Translated by David Hadbawnik
I stood frozen in shock.
Everything seized up in my mind and words caught up in my throat –
The Aeneid is the classic epic poem by Vergil about the fall of Troy as retold by one of the heroes, Aeneas, who goes on to become the founder of Italy. The poem was written centuries ago and well known so I’m assuming there’s no need for me to write a CliffNote for you about it.
Hadbawnik takes an interesting approach to translating Vergil, rather than doing the Robert Fagles and translating it “faithfully” he takes some creative license. He still stays faithful to the text and story but instead of translating it into dactylic hexameter and using ornate language he makes it more…human I would say. You can feel Dido’s despair in Hadbawnik’s translation when he has her swearing aggressively at Aeneas than when Fagles has her saying “curse you” for instance.
The translation is not a CliffNotes or a Aeneid for fools or some sort of dumbing down of the epic for the modern reader, no. And I for one am very old school and sadly elitist in the sense that I’m against modernized translations of classical texts but I was fully engrossed in this translation. At the same time I would argue that you can’t truly appreciate Hadbawnik’s translation unless you’ve read the original Latin or Fagles’ translation because he does things with the story or the translation to bring for the nature of the characters in a fascinating way. By stripping away the grandeur of the epic tradition he presents the characters in a raw, human way that was incredible.He is able to capture something of the epic that is lost in “classic” or “faithful” translations.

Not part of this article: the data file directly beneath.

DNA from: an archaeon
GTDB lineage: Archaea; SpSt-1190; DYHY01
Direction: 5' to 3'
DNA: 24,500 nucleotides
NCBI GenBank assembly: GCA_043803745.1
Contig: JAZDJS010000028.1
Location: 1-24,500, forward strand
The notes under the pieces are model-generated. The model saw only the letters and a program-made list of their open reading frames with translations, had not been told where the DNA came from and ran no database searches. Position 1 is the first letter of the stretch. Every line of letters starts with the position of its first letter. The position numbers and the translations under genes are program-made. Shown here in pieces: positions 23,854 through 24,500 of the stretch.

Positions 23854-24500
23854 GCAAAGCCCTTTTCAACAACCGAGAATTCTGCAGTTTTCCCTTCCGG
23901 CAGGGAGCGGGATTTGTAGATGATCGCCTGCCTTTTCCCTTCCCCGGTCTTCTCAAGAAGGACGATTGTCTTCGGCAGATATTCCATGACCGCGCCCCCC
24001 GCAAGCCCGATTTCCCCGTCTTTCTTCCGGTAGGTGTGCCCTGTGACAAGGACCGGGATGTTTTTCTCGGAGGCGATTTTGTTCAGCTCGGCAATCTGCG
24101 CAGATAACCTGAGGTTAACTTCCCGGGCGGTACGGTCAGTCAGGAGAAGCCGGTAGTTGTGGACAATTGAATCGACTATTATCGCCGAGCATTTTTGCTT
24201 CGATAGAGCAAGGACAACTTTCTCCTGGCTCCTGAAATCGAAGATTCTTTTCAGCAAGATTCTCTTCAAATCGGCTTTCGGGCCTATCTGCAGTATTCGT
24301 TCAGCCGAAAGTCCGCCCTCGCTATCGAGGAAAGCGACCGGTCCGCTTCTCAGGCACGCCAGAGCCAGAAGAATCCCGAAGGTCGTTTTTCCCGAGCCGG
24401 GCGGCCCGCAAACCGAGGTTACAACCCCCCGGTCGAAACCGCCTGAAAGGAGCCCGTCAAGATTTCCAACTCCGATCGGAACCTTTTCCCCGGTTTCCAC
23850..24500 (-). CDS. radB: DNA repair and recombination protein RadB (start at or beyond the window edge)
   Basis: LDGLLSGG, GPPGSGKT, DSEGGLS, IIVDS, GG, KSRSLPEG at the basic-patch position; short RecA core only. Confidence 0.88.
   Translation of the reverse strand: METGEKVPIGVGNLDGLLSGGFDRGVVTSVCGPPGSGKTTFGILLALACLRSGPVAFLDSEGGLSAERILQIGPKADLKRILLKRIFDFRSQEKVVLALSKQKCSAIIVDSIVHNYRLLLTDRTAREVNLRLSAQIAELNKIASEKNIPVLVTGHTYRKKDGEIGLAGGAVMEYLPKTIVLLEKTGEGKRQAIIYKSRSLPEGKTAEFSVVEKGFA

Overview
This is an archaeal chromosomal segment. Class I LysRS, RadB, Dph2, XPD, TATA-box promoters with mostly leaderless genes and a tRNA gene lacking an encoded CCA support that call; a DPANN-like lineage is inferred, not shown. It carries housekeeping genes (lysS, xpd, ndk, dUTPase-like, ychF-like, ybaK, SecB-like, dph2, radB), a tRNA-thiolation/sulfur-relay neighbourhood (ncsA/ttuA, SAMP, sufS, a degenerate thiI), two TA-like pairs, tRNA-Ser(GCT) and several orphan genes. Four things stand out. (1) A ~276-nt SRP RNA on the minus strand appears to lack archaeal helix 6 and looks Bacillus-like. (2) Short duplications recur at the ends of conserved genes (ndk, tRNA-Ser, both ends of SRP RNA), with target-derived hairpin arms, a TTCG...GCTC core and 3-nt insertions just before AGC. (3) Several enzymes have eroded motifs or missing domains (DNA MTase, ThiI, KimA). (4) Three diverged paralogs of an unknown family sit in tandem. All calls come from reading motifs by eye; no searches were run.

It’s also a revival of an interesting Medieval and Early Modern tradition where the lines between translation, adaptation, and interpretation are blurred if not nonexistent. He plays with the form of the poem even in the way of positioning it on the page, at first look it seems like there are random short lines of poetry scattered on the page but looking closer you find that he is in fact playing with the negative spaces. I still haven’t fully cracked this one yet but it’s an interesting feature of his book. Another way he plays with it is by having these beautiful grayscale illustrations throughout the book that reading it becomes almost like a multi-leveled puzzle, you’re working with the text, the textual images, the actual images, the negative space, the positions of the lines, all at once.
Go ahead and read it whether you’re a fan of Vergil or not, and evil if you’ve never read the Aeneid before, this will be a gateway drug to classical epics.
*Full disclosure: I’m friends with Hadbawnik, however that did not affect my review of his translation.